‘I had the great privilege of playing with Tommy Fleetwood, Branden Grace and Ernie Els at the Dunhill Links in Scotland,’ he says. ‘And to be honest I was probably more nervous about having Mr Johann Rupert as my playing partner. I’m not
really a guy who gets star-struck, but when my dad caddies for me he often gets distracted by some of the big names. Once, we were hitting balls on the range next to Thomas Bjorn and, when I looked up, my dad was watching Thomas. I had to politely remind him to do his job and clean my clubs.
‘It’s really cool spending time with all the players you see on TV and realising they are just normal people.’
The Challenge and Sunshine Tour schedules have conveniently aligned in Nienaber’s favour in his quest for a swift graduation to the European Tour. His first six events of the season were played on home soil.
‘It has been a huge boost to start here in South Africa,’ he says. ‘I played at the Dunhill Championship and the SA Open and started my Challenge Tour season with three straight tournaments here. It’s great to play professional golf in South Africa, where I feel very comfortable. And because I’ve played nicely, I’ve managed to secure my Sunshine Tour card too.’
Nienaber finished tie-24th at the Dunhill Championship and looked to have sewn up a top-five finish at the Eye of Africa PGA Championship when he discovered he had made a rather rookie error.
‘On the first day I finished one under and after four rounds I had got to 16 under, so I had made up some good ground. Then I lost it all by not signing my scorecard! It was a silly mistake, but it’s a lesson I won’t forget. After my first round in Limpopo, everyone was saying to me, “Please make sure you sign your card,” and I can assure you, I triple-checked everything.’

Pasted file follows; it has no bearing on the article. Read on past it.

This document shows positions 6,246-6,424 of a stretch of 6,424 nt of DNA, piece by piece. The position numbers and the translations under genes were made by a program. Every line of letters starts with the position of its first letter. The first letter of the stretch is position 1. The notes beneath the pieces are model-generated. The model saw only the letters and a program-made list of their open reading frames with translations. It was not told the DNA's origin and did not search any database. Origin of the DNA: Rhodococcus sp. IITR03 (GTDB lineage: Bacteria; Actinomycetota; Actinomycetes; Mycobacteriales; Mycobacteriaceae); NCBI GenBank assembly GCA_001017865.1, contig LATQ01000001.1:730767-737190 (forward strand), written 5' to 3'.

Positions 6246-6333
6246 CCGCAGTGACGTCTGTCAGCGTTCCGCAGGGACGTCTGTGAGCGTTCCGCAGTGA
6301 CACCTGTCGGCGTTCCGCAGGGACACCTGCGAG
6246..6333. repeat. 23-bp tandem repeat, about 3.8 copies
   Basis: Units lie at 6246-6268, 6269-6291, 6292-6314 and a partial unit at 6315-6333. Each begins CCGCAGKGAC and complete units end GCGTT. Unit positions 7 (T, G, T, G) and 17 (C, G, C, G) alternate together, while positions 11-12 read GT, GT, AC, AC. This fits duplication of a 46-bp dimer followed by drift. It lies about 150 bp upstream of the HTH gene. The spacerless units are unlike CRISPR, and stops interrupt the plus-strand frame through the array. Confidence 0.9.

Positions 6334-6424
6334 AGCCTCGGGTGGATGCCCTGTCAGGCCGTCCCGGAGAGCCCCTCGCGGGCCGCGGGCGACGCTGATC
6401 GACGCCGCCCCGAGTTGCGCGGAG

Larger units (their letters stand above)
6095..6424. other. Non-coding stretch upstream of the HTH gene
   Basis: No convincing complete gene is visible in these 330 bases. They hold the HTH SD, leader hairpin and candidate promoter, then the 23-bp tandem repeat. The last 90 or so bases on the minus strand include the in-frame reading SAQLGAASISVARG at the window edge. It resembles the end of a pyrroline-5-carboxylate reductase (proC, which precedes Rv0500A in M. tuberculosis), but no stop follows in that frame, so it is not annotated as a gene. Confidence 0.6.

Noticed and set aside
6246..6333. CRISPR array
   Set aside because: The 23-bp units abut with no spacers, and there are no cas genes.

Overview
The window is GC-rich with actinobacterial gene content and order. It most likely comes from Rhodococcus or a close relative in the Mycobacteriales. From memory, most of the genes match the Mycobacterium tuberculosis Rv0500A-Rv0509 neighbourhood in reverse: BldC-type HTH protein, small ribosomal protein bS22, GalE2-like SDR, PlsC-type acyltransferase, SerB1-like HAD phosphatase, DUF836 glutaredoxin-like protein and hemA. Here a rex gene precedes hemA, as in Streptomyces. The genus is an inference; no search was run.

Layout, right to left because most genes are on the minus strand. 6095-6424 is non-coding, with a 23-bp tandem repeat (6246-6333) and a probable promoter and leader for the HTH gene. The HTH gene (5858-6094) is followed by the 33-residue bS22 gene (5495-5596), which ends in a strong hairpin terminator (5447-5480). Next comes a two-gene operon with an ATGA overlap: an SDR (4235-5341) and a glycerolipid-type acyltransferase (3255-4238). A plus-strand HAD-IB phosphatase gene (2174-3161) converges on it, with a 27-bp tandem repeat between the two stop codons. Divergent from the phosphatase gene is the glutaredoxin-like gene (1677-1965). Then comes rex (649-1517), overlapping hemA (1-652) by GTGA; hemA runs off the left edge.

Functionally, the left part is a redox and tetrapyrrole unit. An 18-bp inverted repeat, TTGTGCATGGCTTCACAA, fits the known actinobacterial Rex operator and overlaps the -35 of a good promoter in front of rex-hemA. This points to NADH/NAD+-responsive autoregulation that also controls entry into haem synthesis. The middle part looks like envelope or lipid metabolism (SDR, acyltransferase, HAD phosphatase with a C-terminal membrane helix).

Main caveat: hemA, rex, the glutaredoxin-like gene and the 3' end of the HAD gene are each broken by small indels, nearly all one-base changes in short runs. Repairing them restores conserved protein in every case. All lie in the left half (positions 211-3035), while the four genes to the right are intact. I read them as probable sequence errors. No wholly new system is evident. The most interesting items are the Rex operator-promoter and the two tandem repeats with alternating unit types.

The Limpopo Championship, an event co-sanctioned by the Sunshine Tour and the Challenge Tour, may turn out to be
the kick-start Nienaber’s professional career needed. Rounds of 65, 68, 71 and 67 saw him finish second and his big hitting caught the eye of many observers.
‘I was in with a chance of winning but I was also aware that I didn’t want to push too hard and make a mistake,’ he says. ‘I felt very comfortable being in contention over the last seven or eight holes and I know that if I keep giving myself a chance, the wins will come. I just need to stay patient. I haven’t won in a while but when I do, it’s going to be a really good feeling.’
Other than a spot on the main Tour, Nienaber has set himself a couple of goals for 2020.
‘I just want to play good golf,’ he says.
‘I don’t have to be up there every time, but I want to play golf I am happy with and where I feel I like I am improving.
‘And somehow – I have no idea how – I want to play at the Nedbank Golf Challenge. I don’t know why that is so important to me, especially since I’ve never played Sun City before, but it always looks so amazing and a great tournament to be at.’
Given how Nienaber has risen to the challenge of professional golf, it would be no surprise to see the young man striding the fairways of the Gary Player Country Club come November this year – with his European Tour card comfortably sewn up.
*Ed’s note: Nienaber finished second at the Challenge Tour co-sanctioned Limpopo Championship and T14 at the Cape Town Open. He ended T28 at the Qatar Open and has seen his OWGR go from 1665 at the start of the year to 586